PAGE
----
Wolsey, Thomas (1475-1530), English statesman and cardinal, who was among the last great clergymen to dominate political life in England.
Wolsey was born in Ipswich and educated at the University of Oxford. He was ordained a priest in 1498 and was made chaplain to the English king Henry VII. With the accession (1509) of the young Henry VIII to the English throne, Wolsey began to acquire great power and wealth. He received his first major secular appointment in 1511, when he was made a privy councillor. In 1513 he assisted in planning and carrying out the highly successful English invasion of France; in the following year he secured a peace with France. By the time he was made (1515) lord chancellor of England, he already virtually controlled both foreign and domestic affairs for Henry.
Wolsey raised royal authority in England to a new height, but in doing so he incurred many enemies. In the popular mind, Wolsey, as the executor of policy, was responsible for the imposition of heavy taxes to pay for wars. He also was unpopular with Parliament and the nobility because of his power over the king and his ostentatious displays of wealth at a time when there was increasing resentment against the clergy. In affairs abroad Wolsey attempted to make England arbiter of the struggle for power between king Francis I of France and Holy Roman Emperor Charles V. Wolsey played the two rivals against each other, giving England the balance of power in Europe until 1529, when Francis and Charles made peace with each other.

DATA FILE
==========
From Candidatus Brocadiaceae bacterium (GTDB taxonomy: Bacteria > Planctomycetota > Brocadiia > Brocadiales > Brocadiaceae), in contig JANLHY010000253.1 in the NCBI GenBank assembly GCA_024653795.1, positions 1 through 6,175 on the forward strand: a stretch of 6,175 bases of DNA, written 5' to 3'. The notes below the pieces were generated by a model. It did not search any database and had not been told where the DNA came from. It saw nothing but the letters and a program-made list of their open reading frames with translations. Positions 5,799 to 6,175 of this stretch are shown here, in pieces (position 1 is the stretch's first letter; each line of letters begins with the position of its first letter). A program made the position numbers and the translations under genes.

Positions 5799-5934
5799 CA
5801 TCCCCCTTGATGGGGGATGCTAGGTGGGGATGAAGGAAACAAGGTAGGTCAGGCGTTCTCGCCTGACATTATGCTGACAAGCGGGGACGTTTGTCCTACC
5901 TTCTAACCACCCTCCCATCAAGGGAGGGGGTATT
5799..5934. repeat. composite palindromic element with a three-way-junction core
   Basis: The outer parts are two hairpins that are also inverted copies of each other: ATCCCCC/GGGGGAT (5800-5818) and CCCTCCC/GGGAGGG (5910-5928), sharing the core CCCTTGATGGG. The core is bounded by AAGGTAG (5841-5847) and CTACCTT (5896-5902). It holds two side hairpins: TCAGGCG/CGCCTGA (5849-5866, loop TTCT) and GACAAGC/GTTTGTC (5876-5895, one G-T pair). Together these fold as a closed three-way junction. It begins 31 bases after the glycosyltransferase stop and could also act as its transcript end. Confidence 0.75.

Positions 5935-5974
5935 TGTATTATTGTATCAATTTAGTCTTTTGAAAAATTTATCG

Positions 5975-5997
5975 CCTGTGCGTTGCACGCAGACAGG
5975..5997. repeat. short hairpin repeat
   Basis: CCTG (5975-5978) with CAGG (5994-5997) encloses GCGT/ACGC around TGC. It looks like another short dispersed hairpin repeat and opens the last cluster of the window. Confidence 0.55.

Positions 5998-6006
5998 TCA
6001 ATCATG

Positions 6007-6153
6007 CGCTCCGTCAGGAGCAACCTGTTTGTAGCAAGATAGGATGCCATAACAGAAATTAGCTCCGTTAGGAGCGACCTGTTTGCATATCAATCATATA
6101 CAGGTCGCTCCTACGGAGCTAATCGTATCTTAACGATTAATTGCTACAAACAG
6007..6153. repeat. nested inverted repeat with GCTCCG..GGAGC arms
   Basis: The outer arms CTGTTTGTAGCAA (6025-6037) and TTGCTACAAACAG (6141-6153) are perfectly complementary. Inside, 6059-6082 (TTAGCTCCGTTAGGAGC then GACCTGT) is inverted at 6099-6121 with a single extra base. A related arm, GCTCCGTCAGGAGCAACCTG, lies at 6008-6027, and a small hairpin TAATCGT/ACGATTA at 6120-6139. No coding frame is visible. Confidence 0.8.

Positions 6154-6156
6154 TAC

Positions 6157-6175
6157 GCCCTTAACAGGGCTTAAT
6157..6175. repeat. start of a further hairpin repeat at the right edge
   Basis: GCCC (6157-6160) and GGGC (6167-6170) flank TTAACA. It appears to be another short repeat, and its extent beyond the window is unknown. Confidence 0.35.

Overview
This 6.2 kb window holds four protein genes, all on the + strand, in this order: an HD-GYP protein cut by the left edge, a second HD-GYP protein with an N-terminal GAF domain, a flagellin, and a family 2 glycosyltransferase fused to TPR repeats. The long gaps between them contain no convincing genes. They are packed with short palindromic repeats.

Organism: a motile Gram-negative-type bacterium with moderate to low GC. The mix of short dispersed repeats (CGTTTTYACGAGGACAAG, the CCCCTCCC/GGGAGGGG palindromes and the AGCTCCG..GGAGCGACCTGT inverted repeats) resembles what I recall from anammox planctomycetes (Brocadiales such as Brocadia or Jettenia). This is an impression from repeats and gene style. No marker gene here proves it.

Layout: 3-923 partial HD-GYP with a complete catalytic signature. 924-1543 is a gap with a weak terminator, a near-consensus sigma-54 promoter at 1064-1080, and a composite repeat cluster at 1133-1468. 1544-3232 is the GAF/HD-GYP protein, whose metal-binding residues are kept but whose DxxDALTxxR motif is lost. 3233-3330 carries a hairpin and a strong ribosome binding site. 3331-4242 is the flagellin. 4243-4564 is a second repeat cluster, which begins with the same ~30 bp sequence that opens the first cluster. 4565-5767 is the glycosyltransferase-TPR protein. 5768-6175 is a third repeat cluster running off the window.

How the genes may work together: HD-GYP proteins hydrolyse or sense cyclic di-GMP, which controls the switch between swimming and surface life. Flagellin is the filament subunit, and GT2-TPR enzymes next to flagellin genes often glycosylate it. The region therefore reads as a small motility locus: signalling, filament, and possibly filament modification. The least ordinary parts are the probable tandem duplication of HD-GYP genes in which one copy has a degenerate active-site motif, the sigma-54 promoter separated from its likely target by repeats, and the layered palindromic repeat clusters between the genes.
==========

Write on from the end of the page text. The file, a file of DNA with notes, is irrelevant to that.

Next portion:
Wolsey also rose rapidly in the church, becoming bishop of Lincoln and archbishop of York in 1514, a cardinal in 1515, and a papal legate in 1518. After being made a legate for life in 1524, he wielded power over the church in England comparable to his secular power as chancellor. He aspired to the papacy and made an alliance with Charles for his support in two papal elections. The emperor did not keep his word, however, and Wolsey never achieved his highest aim.
At the height of his power, Wolsey fell, largely because he failed to secure a prompt annulment of Henry's marriage to Catherine of Aragón, so that the king could marry Anne Boleyn. In 1528 Pope Clement VII appointed Wolsey and the Italian papal legate Lorenzo Campeggio to hear Henry's suit in England. Campeggio was recalled to Rome by the pope in July 1529, and Wolsey was forced to appeal directly to Rome. The pope, dominated by Charles V, who was Queen Catherine's nephew, refused to sanction the divorce.
In 1529 Wolsey's enemies succeeded in having him tried and convicted of violating an old law against holding a foreign court in England. Divested of all his official posts and honours except for the archbishopric of York, to which he retired, Wolsey was subsequently charged with treason and ordered to London. Illness forced him to stop on the way, and he died in Leicester Abbey, on November 29, 1530.
Although arrogant and immoderately ambitious, Wolsey proved himself an able and just administrator and succeeded in his aim of making England a leading power. Also a patron of learning, he founded a college (now Christ Church) at the University of Oxford.